• Smith, Daniel T. & Lane, Alison R. (2016). Working memory enhances target detection in the blind hemifield. Visual Cognition
  • Cole, G.G., Smith, D.T. & Atkinson, M.A. (2015). Mental state attribution and the gaze cueing effect. Attention, Perception, & Psychophysics 77(4): 1105-1115.
  • Dunne, S., Ellison, A. & Smith, D.T. (2015). Rewards modulate saccade latency but not exogenous spatial attention. Frontiers in Psychology 6: 1080.
  • Smith, D.T., Ball, K. & Ellison, A. (2014). Covert visual search within and beyond the effective oculomotor range. Vision Research 95: 11-17.
  • Aimola, Lina, Lane, Alison R., Smith, Daniel T., Kerkhoff, Georg, Ford, Gary A. & Schenk, Thomas (2014). Efficacy and feasibility of home-based training for individuals with homonymous visual field defects. Neurorehabilitation and Neural Repair 28(3): 207-218.
  • Ellison, A., Ball, K.L., Moseley, P., Dowsett, J., Smith, D.T., Weis, S. & Lane, A.R. (2014). Functional Interaction between Right Parietal and Bilateral Frontal Cortices during Visual Search Tasks Revealed Using Functional Magnetic Imaging and Transcranial Direct Current Stimulation. PLoS ONE 9(4): e93767.
  • Pearson, D.G., Ball, K. & Smith, D.T. (2014). Oculomotor preparation as a rehearsal mechanism in spatial working memory. Cognition 132(3): 416-428.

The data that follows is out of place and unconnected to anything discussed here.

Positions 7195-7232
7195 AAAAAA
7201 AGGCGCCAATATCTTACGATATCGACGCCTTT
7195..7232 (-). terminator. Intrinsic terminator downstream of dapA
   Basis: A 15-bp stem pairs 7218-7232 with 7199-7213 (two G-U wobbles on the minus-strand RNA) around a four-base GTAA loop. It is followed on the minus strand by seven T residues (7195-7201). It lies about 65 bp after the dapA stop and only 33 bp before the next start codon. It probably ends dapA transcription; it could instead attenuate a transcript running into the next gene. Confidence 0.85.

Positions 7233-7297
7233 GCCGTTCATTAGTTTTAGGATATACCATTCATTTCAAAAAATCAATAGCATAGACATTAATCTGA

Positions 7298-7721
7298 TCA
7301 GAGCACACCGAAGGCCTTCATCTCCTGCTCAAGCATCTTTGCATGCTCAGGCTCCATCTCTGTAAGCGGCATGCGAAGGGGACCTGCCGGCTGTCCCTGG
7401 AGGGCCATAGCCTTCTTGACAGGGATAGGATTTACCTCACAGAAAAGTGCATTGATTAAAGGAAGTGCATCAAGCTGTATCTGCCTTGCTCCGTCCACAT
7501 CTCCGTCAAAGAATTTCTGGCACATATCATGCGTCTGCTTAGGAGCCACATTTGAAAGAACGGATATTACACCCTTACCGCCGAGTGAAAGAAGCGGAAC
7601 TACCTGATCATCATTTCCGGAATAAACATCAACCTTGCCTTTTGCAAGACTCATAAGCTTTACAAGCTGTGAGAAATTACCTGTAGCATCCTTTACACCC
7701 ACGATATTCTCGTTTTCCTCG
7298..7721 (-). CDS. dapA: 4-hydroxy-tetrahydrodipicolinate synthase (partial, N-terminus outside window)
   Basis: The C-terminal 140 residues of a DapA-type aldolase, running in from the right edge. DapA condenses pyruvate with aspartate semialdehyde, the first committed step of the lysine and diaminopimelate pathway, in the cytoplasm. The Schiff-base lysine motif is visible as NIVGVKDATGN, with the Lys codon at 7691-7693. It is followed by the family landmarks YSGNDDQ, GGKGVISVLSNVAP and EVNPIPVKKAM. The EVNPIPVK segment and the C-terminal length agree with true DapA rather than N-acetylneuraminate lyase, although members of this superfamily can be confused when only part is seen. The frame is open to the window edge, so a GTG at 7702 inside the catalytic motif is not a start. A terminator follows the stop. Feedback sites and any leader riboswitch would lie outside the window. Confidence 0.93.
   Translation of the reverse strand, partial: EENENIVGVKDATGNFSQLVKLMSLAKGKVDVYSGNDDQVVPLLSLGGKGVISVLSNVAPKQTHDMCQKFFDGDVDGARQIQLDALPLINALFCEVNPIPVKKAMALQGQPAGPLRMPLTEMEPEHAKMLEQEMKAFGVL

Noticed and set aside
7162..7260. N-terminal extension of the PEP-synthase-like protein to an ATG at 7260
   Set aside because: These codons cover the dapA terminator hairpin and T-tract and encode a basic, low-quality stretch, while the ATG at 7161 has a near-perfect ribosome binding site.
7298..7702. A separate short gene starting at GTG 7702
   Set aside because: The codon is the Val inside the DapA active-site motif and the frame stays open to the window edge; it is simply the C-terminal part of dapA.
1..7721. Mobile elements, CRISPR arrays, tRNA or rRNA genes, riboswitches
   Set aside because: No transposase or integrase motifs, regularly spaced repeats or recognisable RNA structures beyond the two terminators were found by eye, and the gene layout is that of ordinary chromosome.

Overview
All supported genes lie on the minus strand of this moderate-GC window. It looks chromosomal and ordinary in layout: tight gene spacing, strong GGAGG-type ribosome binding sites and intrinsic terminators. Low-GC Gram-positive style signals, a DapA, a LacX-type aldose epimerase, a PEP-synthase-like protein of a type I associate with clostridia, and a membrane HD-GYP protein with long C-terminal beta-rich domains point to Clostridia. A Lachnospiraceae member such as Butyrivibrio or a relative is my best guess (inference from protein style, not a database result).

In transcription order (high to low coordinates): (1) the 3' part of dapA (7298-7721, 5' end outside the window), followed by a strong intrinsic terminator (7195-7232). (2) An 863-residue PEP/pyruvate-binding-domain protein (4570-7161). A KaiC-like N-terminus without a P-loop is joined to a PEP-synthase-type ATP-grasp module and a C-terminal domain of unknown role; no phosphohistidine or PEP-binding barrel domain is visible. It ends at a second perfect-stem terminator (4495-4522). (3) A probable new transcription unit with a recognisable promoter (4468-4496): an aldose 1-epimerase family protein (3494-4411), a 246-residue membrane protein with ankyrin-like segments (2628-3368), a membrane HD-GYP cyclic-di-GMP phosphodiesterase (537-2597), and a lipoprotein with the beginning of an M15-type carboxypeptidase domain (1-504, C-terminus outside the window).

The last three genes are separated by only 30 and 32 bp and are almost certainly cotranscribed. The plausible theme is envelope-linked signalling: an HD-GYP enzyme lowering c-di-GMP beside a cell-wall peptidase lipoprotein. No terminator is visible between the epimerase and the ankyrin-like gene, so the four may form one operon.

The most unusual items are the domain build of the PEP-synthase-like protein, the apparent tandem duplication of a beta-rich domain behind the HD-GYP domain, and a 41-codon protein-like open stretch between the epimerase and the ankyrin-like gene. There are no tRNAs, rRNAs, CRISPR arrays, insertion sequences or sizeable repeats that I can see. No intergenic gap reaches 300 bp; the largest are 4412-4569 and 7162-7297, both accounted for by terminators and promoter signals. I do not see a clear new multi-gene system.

• Morgan, E.J., Ball, K. & Smith, D.T. (2014). The role of the oculomotor system in covert social attention. Attention, Perception, & Psychophysics 76(5): 1265-1270.
  • Lane, A.R., Ball, K., Smith, D.T. , Schenk, T & Ellison, A. (2013). Near and far space: understanding the neural mechanisms of spatial attention. Human Brain Mapping 34(2): 356-366.
  • Ball, K, Pearson, D G & Smith, D T (2013). Oculomotor involvement in spatial working memory is task-specific. Cognition 129(2): 439-446.
  • Smith, DT, Ball, K & Ellison, A (2012). Inhibition of Return impairs phosphene detection. Journal of Cognitive Neuroscience 24(11): 2262-2267.